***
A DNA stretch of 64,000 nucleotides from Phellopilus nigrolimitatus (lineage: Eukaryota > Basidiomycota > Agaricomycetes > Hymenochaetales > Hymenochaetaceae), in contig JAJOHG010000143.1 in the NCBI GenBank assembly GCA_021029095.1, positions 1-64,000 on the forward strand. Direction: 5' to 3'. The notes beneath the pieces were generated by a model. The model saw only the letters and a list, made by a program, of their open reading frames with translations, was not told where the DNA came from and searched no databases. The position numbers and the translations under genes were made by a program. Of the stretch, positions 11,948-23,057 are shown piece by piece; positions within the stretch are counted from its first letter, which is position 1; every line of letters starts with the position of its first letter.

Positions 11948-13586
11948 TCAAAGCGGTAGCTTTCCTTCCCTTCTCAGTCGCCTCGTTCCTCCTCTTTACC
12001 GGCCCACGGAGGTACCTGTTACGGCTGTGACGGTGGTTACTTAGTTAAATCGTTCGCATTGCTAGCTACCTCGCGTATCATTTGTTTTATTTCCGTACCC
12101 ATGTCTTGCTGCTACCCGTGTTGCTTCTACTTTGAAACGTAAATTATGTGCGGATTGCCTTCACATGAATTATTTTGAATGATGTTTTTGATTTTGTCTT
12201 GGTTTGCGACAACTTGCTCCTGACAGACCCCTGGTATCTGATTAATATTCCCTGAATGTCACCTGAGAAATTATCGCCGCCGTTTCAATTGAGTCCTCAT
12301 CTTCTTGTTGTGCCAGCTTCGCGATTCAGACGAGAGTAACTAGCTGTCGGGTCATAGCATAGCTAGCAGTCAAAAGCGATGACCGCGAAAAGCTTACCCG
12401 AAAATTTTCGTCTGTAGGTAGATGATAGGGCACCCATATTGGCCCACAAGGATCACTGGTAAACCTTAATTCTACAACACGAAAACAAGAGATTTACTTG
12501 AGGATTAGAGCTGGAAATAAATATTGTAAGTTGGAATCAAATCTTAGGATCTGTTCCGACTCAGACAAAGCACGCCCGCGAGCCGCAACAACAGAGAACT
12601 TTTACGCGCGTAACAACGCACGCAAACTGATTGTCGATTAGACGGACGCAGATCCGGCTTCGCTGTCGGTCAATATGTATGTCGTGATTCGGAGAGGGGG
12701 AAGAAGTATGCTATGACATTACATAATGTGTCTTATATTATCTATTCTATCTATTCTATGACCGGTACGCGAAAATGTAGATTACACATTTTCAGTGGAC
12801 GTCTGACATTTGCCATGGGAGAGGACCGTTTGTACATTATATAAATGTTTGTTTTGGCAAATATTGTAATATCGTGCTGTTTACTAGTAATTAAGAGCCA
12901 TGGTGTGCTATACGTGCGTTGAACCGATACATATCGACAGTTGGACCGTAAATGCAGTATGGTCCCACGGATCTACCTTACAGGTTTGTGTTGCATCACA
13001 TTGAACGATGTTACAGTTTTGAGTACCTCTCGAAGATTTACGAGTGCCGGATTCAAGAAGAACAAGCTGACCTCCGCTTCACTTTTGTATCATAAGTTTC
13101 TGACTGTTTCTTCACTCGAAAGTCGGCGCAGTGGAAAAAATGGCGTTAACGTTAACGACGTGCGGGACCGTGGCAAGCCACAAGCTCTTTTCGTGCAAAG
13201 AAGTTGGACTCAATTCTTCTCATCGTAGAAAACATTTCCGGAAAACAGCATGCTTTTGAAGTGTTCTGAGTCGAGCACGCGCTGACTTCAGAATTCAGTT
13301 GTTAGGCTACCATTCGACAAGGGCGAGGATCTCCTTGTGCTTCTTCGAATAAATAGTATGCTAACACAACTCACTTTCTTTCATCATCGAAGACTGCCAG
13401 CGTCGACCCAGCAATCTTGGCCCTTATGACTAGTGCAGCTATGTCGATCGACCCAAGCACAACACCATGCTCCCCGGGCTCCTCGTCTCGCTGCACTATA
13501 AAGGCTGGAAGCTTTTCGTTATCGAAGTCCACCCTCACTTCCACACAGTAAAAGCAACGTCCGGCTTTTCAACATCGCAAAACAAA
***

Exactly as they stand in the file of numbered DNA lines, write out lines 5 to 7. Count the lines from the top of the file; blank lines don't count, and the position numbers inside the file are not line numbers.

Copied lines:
12101 ATGTCTTGCTGCTACCCGTGTTGCTTCTACTTTGAAACGTAAATTATGTGCGGATTGCCTTCACATGAATTATTTTGAATGATGTTTTTGATTTTGTCTT
12201 GGTTTGCGACAACTTGCTCCTGACAGACCCCTGGTATCTGATTAATATTCCCTGAATGTCACCTGAGAAATTATCGCCGCCGTTTCAATTGAGTCCTCAT
12301 CTTCTTGTTGTGCCAGCTTCGCGATTCAGACGAGAGTAACTAGCTGTCGGGTCATAGCATAGCTAGCAGTCAAAAGCGATGACCGCGAAAAGCTTACCCG